Yale now has two ONES, or Outstanding New Environmental Scientists, according to the National Institute of Environmental Health Sciences.
The titles, and the NIEHS funding, went to pharmacology professor Sven-Eric Jordt and to forestry and environmental studies professor Michelle Bell. The primary goal of the awards is to provide a strong foundation for outstanding scientists who are in the early formative stages of their careers, NIEHS spokesman John Peterson said, and he said the institute expects great things from Jordt and Bell.
“These grants will assist the scientists in launching programs that will focus human disease and its relationship to environmental factors,” Peterson said.
The NIEHS hopes the funding will not only support the Yale researchers, but yield a course for other researchers to follow, Peterson said.
“Primarily, these scientists are focusing on diseases for which there seems to be a strong environmental component,” he said. “They are also focusing on exposures, like fine particles, that hold the most promise for clarifying their underlying causes.”
Jordt said he plans to study the neuron intensity receptors found in the respiratory tract, eyes and skin that are activated by environmental pollutants.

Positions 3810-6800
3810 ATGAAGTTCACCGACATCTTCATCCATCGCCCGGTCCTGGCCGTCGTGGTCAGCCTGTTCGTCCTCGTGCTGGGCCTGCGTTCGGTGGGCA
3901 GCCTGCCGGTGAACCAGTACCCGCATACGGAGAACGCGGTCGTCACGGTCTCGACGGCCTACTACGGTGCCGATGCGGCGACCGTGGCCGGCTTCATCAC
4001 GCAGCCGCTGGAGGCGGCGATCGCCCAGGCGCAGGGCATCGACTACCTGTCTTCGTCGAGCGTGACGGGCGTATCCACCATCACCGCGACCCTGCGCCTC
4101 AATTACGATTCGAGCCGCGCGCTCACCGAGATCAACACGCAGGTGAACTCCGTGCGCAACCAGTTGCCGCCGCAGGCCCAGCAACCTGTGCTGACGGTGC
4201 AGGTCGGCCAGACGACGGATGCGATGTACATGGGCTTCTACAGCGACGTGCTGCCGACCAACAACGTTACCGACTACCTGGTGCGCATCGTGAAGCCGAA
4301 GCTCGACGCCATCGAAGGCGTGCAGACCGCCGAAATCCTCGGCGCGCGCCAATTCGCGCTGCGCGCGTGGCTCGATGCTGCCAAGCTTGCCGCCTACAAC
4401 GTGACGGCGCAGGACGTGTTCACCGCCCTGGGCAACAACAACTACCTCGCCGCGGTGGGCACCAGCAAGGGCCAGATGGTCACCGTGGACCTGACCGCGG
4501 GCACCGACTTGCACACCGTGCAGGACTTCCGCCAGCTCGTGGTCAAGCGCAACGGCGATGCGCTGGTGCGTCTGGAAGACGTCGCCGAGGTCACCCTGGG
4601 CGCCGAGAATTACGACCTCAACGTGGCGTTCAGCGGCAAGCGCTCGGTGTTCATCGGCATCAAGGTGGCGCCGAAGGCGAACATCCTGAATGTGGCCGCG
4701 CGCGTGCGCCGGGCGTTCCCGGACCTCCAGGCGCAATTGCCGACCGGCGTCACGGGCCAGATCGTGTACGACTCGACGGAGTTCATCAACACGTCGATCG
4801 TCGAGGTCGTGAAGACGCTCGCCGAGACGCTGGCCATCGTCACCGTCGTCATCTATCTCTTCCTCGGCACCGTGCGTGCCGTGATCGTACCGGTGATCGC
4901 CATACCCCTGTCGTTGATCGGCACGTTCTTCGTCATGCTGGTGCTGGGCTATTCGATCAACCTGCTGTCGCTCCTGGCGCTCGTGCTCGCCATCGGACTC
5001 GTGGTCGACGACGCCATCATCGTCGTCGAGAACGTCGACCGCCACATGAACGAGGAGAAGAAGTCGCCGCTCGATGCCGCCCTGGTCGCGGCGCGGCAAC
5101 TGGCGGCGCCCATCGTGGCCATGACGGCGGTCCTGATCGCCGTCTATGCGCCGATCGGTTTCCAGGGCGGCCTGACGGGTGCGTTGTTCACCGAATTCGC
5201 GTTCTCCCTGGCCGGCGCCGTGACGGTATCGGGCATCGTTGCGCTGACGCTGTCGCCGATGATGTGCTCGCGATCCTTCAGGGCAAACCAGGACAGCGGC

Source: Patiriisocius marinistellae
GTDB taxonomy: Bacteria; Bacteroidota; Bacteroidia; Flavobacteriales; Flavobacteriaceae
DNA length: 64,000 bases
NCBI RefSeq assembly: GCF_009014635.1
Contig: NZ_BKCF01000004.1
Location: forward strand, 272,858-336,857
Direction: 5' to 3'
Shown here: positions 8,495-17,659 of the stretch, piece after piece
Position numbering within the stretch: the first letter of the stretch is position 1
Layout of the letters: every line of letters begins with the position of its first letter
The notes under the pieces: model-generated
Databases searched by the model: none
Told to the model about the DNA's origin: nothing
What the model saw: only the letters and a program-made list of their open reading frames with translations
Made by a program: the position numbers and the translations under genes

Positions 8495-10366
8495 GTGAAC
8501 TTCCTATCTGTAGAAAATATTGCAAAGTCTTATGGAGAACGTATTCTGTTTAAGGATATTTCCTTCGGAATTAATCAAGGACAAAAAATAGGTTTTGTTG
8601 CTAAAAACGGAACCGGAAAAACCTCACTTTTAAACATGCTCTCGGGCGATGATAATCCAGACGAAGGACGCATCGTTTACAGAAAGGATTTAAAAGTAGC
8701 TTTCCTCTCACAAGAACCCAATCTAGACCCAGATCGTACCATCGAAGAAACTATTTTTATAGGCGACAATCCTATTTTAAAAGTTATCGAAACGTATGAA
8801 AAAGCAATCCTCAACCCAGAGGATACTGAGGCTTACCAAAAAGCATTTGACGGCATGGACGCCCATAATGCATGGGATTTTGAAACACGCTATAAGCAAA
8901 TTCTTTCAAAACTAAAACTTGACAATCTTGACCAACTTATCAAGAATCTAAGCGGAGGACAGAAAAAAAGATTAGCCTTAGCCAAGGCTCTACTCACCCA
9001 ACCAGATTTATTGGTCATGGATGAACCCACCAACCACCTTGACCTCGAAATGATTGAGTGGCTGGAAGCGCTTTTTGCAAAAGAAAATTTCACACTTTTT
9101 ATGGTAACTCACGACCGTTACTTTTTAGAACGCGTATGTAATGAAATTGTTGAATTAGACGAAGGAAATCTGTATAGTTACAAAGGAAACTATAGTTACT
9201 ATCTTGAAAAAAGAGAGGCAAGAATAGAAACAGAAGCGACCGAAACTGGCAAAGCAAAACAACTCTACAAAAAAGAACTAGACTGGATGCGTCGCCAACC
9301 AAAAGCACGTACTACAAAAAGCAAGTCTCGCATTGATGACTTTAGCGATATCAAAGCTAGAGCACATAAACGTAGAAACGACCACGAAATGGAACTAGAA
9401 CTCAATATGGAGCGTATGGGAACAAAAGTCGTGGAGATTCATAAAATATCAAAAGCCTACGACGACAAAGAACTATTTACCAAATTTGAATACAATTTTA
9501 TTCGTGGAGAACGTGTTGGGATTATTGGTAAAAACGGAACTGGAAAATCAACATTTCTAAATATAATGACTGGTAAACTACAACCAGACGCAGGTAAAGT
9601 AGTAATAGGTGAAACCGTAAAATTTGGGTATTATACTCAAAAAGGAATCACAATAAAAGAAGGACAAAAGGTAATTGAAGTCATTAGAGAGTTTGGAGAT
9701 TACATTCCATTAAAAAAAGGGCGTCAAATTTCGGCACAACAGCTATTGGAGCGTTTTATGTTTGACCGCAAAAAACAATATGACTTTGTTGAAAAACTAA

“A big part of the grant is looking at the genetics of these responses and the sensitivity by comparing control and knockout mice,” Jordt said. “We compare their response to their irritants on the skin, respiratory system and their eyes, and we also look at long-term changes and inflammation and other smoke-induced changes.”
If the researchers are successful, he said, they could identify certain irritants that affect these sensors and look at the resulting health effects, ranging from asthma to skin and airway hypersensitivity.
Ideally, Jordt theorizes that they could develop counter-measures to these environmental chemical irritants.
“We are thinking about small molecules, biochemical compounds that could reduce sensitization and pain and other response to these irritant compounds,” he said.
The irritants in question, Jordt said, are found in secondhand smoke, automobile exhaust and smog.
Bell, who studies the impacts that episodes of air pollution have on human health, said she plans to study outdoor ozone concentrations and their relationship to respiratory disease and death in exposed populations.
Ozone found near ground level is a pollutant and is harmful to plant and animal tissue, while ozone high in the atmosphere filters out dangerous levels of radiation.